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The Church is the Assembly of the Saved, Not the Administrator of Salvation

The Church is the Assembly of the Saved, Not the Administrator of Salvation

By Paul R. Blake

            John Newton, the author of the hymn “Amazing Grace,” wrote: “My memory is almost gone, but I remember one thing: that I am a great sinner and Christ is a great Savior.” In one sentence, he summarized God’s scheme of redemption. Man is lost due to his own sin and alone is helpless to do anything about that condition. God took the initiative in man’s salvation and sent Jesus Christ as an offering for sin. Man responds to God’s plan with obedient faith and is saved. He then becomes part of the body of the saved, the church. The church completes God’s scheme by communicating the message of salvation to other lost persons who in turn can respond to the Divine initiative.

            Occasionally persons, saved or lost, lose sight of the fact that the church only teaches of salvation; and instead, they develop the mistaken idea that the church saves. It must be understood that the church is the body of obedient believers who received salvation; the church is not an institution that dispenses salvation to the lost.

            Several denominational influences have contributed to this misguided reasoning. The first is the tendency to institutionalize individual effort and accomplishment. The work of teaching the lost is completed one person at a time; sinners are saved individually, not collectively. The second is the prideful inclination to elevate the role of helper to that of administrator. The church only carries the message of salvation; the Lord does the saving. The third factor leading to this mistaken tenet is based upon an over-emphasis on the autonomy of local churches. In an effort to maintain control over membership and doctrine in local churches, some men press autonomy to the point that they lose focus on the centralized control and oversight of the church by Jesus Christ in heaven. His Divine role as administrator of salvation is de-emphasized in an effort to press Christians into an un-natural, unscriptural level of dependency on the leaders of a local congregation. What does the New Testament teach?

            The Church is the Assembly of the Saved

            The church is the body of believers and followers of Jesus Christ, saved from their sins by the grace of God, by the blood of Christ, and by obedience to the gospel. The church is the assembly of the beneficiaries of the blessings of the Lord. All members of the church are former sinners who received salvation from the Lord when they heard the word of God that informed them that they were lost and in need of the cleansing power of the blood of Christ (Rom. 3:23-25, 5:8-9). This word generated faith within them, and this faith moved them to repent of their sins and choose righteousness (Rom. 10:17; Acts 3:19). They declared their faith by confessing Jesus Christ as the Son of God in the presence of others (Rom. 10:9-10). They completed the scripturally defined human response to the grace of God by being immersed in water for the remission of sins (Acts 22:16; 1Peter 3:21). When they rose from baptism, they were saved from their sins and the Lord added them to His church, the assembly of the saved (Acts 2:47). By this Divinely ordained plan, they became the recipients of salvation.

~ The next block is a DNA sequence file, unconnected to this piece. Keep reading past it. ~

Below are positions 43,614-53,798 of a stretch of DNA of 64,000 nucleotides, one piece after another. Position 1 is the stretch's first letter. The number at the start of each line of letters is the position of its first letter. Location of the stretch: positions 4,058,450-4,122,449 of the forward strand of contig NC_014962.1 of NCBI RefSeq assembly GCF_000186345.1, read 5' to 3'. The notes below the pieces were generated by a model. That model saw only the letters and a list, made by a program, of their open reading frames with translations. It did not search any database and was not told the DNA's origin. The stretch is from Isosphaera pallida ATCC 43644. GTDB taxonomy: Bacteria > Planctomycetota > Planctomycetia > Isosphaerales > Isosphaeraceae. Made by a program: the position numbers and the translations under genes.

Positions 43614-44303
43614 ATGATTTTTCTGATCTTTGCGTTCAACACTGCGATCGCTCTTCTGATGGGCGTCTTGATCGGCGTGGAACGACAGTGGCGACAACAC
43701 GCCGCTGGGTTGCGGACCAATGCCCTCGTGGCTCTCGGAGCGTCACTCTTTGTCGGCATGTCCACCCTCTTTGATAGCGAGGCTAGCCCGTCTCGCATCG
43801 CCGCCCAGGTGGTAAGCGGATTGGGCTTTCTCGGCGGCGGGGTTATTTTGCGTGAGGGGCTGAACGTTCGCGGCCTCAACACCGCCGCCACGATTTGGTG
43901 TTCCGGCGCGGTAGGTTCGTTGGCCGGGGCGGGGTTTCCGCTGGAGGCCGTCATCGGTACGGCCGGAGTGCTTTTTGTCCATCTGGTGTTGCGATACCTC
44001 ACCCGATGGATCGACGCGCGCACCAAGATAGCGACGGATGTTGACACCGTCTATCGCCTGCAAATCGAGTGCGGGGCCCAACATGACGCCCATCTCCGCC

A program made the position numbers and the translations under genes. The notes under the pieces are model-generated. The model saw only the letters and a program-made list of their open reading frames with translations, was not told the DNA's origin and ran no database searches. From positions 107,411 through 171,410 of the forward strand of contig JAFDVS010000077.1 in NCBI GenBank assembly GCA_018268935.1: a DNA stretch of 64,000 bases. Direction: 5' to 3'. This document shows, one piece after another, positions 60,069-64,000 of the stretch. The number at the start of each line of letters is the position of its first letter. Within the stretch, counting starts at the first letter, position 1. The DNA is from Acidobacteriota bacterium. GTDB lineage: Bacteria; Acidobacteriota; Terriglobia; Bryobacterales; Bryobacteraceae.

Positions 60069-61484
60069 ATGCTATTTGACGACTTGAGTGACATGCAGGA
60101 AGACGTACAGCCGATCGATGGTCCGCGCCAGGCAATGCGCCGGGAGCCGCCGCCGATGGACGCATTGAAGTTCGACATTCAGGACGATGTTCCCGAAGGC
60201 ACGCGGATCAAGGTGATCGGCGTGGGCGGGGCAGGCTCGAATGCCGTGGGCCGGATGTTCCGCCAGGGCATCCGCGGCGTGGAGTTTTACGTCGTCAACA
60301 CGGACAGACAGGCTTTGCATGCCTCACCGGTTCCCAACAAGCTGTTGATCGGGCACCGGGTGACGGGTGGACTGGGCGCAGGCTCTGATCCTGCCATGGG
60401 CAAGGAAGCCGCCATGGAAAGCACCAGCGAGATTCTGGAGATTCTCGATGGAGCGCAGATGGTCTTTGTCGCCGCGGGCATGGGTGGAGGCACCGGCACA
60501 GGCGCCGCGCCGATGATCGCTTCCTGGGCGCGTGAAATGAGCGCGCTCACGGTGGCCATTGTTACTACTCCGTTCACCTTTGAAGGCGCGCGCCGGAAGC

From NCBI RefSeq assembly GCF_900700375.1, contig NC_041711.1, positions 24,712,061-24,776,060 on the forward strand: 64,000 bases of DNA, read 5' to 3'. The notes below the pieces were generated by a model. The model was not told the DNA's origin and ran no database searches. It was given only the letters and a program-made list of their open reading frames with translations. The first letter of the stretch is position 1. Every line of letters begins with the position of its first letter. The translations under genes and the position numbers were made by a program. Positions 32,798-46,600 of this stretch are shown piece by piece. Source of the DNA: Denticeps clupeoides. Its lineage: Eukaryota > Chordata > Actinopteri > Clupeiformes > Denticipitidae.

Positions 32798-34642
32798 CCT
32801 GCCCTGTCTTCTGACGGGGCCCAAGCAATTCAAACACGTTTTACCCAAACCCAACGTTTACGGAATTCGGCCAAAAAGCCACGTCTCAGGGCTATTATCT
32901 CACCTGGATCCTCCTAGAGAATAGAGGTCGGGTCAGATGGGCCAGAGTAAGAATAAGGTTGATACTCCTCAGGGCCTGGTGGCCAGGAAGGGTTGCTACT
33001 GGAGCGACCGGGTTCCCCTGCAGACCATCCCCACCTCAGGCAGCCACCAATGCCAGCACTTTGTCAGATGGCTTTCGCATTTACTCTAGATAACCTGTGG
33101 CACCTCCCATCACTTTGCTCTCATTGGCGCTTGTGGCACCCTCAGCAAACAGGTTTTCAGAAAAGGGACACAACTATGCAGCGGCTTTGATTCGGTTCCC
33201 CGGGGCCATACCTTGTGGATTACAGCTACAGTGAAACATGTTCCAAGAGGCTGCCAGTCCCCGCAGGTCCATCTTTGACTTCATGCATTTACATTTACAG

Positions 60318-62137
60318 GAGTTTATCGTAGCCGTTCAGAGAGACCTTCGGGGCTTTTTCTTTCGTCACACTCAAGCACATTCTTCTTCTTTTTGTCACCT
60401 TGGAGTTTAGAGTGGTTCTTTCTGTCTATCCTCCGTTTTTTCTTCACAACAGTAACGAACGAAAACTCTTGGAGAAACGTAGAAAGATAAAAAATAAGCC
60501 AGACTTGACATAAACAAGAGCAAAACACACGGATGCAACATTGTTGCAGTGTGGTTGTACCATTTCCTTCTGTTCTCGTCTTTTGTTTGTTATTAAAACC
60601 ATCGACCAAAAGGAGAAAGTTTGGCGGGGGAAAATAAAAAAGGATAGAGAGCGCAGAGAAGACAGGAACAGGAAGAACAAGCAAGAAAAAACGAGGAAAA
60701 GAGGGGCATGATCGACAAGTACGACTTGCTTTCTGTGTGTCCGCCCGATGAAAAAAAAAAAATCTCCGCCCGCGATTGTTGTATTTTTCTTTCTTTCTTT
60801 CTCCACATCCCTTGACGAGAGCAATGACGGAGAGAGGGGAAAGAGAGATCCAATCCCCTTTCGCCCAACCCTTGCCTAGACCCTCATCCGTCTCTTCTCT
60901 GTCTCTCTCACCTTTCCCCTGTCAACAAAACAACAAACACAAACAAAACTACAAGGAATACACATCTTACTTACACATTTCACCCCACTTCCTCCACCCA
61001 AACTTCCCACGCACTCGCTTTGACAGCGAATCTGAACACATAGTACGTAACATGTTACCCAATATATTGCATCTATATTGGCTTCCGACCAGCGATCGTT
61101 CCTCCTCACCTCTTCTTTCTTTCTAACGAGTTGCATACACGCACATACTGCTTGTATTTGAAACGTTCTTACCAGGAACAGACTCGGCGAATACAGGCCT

While it is true that sinners are saved on an individual basis, it is also true that the New Testament speaks of Jesus Christ as the Savior of the church. He is the only authorized dispenser or administrator of salvation. The apostle Paul wrote: “And that he might reconcile both unto God in one body by the cross, having slain the enmity thereby” (Eph. 2:16). Christ did the work of uniting all obedient believers into one body by his death on the cross. He is “the savior of the body” (Eph. 5:23), and “he gave himself for it; that he might sanctify and cleanse it with the washing of water by the word” (5:25-26). Jesus is the agency by which the church receives salvation; however, some incorrectly assume that this implies that he saves the church collectively. It must be understood that his salvific work is universal to every member of the body individually. Salvation is never en masse, nor will the church be judged collectively. Sinners are saved one by one, and members of the church will be judged based on their own works alone. Paul clarified this for the Corinthians: “For by one Spirit are we all baptized into one body, whether we be Jews or Gentiles, whether we be bond or free; and have been all made to drink into one Spirit” (1Cor. 12:13). Every member of the church is saved by the Lord and is saved the same way--the Lord’s way.

You Will Never Be Sorry:

For thinking before acting,

For hearing before judging,

For forgiving your enemies,

For being candid and frank,

For helping a fallen brother,

For being honest in business,

For thinking before speaking,

For being involved in the local congregation,

For standing by the truth,

For stopping your ears to gossip,

For bridling a slanderous tongue,

For harboring only pure thoughts,

For sympathizing with the afflicted,

For being courteous and kind to all.

(Author Unknown)

“Now we exhort you, brethren, warn those who are unruly, comfort the fainthearted, uphold the weak, be patient with all. See that no one renders evil for evil to anyone, but always pursue what is good both for yourselves and for all” (1Thes. 5:14-15).

Test Your Bible Knowledge

What are the “Synoptic Gospels”?

Who was swallowed by a great fish?

How many stones did David put in his bag?

Which day did Jesus rise?

Where do you find: “Jesus wept.”

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